data. For the CS key management data is required to provide access to the
encrypted revenue earning data and to the ranging code on E6.

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GALILEO SIGNAL-IN-SPACE DESIGN

Navigation data
• The navigation data contain all the parameters that enable the
user to perform positioning service. They are stored on board all
the satellite with a validity duration and broadcast world-wide
by all the satellite of the constellation.

• 4 types of data needed to perform positioning are specified:


– Ephemeris: needed to indicate the position of the satellite to the user with
a sufficient accuracy
– Time parameters and Clock correction parameters: needed to compute
pseudo-range measurements
– Service parameters: needed to identify the set of navigation data, the
satellites, some indicator of the health of the signal, etc.
– Almanacs: to indicate the position of all the satellite in the constellation
with a reduced accuracy needed for the acquisition of the signal by the
receiver

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GALILEO SIGNAL-IN-SPACE DESIGN

Summary
Summary

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GALILEO SIGNAL-IN-SPACE DESIGN

Functional implementation of L1 channel


Reference
10.23 MHz
Subcarrier generation f L1=1575.42 MHz
Carrier Frequency
x 154

10 SIN Limiter
BOC(1,1) Subcarrier Waveform
CASM
DATA generation 40920
250 Hz Symbol Clock

L1F Interleaving 250 sps


Add Tail FEC
Data Add CRC &
bits Encoding sc L1 F− d (t )
Message UW Insertion
dL1 F (t ) L1F COS
10 Rc ,L1 F−d Mcps Data Channel 2 3
L1F-d c L1 F− d (t )
Code Generator
+
CODE 10 Rc ,L1 F −p Mcps sc L1 F− p (t ) + X
L1F-p
L1F -
generation Code Generator Rc ,L1 F− p Mcps 2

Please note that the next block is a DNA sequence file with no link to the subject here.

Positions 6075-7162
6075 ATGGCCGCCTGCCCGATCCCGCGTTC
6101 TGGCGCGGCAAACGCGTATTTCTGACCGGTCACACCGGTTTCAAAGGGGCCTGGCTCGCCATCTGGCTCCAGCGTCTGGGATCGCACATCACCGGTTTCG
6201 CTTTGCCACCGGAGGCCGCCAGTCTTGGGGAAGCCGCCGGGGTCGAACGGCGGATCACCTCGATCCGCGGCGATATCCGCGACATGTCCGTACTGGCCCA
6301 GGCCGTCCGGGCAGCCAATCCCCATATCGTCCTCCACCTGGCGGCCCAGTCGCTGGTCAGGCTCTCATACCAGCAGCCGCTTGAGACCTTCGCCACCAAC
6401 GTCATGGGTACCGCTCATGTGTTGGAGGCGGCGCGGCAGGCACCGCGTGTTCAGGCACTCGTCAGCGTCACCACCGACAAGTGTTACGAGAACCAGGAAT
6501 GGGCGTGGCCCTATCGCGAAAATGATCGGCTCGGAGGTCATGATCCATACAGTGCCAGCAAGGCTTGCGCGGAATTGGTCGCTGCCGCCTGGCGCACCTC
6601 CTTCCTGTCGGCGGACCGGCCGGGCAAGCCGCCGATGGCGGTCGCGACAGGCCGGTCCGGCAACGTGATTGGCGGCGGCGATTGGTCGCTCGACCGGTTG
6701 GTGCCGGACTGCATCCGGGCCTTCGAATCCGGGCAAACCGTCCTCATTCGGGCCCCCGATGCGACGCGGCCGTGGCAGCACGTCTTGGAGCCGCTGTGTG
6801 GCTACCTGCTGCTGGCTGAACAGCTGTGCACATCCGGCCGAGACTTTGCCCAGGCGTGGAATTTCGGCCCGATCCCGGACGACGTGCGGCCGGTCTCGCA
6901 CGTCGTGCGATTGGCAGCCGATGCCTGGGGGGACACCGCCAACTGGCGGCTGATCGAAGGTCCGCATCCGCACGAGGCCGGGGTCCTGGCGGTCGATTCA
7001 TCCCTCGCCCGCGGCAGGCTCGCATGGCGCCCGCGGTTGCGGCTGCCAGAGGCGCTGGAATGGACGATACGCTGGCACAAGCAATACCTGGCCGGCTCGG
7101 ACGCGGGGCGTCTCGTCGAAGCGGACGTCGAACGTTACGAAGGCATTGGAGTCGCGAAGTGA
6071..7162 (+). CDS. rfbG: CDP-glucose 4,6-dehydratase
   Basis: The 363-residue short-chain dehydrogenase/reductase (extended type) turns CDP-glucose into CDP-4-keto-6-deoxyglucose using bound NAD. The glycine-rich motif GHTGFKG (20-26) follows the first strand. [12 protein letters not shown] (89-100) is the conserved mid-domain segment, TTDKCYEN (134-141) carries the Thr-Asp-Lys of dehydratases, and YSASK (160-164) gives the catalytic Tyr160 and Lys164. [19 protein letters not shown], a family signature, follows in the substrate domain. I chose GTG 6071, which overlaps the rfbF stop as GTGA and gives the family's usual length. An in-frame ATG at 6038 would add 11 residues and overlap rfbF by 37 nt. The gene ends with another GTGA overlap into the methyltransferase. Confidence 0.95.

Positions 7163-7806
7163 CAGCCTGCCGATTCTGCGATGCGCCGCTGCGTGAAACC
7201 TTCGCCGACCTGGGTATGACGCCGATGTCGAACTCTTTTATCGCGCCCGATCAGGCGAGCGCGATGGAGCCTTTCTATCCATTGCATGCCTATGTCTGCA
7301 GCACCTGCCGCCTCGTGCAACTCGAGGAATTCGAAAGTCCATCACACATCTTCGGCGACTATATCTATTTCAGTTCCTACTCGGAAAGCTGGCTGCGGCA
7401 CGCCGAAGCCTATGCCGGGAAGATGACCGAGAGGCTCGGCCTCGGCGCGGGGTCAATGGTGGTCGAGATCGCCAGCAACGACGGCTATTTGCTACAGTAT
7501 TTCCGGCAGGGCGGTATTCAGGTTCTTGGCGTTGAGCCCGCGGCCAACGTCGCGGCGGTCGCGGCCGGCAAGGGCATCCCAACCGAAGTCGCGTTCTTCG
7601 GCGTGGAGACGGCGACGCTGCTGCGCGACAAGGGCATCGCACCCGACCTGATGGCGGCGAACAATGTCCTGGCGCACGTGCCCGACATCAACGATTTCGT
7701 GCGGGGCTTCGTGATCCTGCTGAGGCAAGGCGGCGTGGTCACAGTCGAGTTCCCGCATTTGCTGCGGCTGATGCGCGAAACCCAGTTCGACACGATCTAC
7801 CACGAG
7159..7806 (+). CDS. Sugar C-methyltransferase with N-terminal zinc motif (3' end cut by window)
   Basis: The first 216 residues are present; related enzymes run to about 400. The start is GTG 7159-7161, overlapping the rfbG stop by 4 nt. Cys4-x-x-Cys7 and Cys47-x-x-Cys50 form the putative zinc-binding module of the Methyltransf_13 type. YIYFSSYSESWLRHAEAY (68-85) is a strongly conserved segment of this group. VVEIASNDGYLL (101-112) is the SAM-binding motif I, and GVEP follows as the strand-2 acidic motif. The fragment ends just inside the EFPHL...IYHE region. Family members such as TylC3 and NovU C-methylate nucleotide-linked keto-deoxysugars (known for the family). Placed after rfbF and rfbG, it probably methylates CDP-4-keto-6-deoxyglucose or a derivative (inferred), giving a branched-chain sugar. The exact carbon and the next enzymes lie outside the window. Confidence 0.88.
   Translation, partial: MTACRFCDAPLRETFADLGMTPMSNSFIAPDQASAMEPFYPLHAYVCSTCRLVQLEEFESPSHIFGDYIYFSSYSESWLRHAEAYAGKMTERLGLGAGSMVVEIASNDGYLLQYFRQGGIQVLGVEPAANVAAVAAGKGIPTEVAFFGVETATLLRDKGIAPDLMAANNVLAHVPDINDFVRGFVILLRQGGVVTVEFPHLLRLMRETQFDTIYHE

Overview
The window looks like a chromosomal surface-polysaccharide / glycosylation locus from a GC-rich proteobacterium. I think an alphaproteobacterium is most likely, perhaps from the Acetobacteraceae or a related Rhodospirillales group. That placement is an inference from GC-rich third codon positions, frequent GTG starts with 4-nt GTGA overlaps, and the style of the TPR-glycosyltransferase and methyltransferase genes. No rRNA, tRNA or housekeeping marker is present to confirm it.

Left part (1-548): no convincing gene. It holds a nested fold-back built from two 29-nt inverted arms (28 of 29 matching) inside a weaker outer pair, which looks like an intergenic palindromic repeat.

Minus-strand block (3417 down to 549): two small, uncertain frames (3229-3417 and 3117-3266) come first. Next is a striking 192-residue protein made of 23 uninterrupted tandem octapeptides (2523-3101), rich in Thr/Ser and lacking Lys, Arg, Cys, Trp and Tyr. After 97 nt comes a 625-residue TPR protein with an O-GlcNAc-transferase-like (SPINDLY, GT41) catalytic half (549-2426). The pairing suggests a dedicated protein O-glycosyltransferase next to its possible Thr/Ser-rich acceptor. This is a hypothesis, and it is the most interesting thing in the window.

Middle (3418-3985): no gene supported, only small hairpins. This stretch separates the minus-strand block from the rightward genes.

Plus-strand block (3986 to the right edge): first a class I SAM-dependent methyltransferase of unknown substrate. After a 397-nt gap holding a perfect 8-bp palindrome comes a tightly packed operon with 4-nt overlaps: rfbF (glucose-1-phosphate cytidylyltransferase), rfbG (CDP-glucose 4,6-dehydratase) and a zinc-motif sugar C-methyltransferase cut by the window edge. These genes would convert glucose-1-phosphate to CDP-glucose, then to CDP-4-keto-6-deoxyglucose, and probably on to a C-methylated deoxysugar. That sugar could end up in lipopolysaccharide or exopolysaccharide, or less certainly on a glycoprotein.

Pilot Channel 3
250 Hz Clock 25-chips c L1 F −p (t )
40920
Secondary +
Code
+
DATA generation X
L1P Symbol Clock
- L1 Signal
SIN
L1P dL1 P(t )
Interleaving
Add Tail FEC 2
Data Add CRC & L1P 3
bits Encoding
Message UW Insertion

4 Rc ,L1 PMcps c L1 P (t ) sc L1 P (t ) 1
3
L1P X + X
Code Generator
CODE generation X

BOCcos(15,2.5) Subcarrier Waveform


(10/15) COS Limiter
XOR/Modulo-2 addition

RESET
Subcarrier generation

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GALILEO SIGNAL-IN-SPACE DESIGN

Main conclusions
• Main design drivers for signal design: trade-off between
technical and programmatic aspects
– Target performances: intended use, user type, scenario.
– Compatibility and interoperability with other navigation systems.

• All elements in the signal generator have an impact on the


payload architecture and performances and more widely in the
ultimate system performance.

Good news for your future:


A lot of work to do at receiver side and applications

Ester Armengou Miret 9th May 2005 45/46

GALILEO SIGNAL-IN-SPACE DESIGN

Questions?
Questions?

Thank you
Thank you

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23
GALILEO SIGNAL-IN-SPACE DESIGN

Auxiliary slides

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GALILEO SIGNAL-IN-SPACE DESIGN

Functional implementation of E6 channel


Reference
10.23 MHz f E6 =1278.75 MHz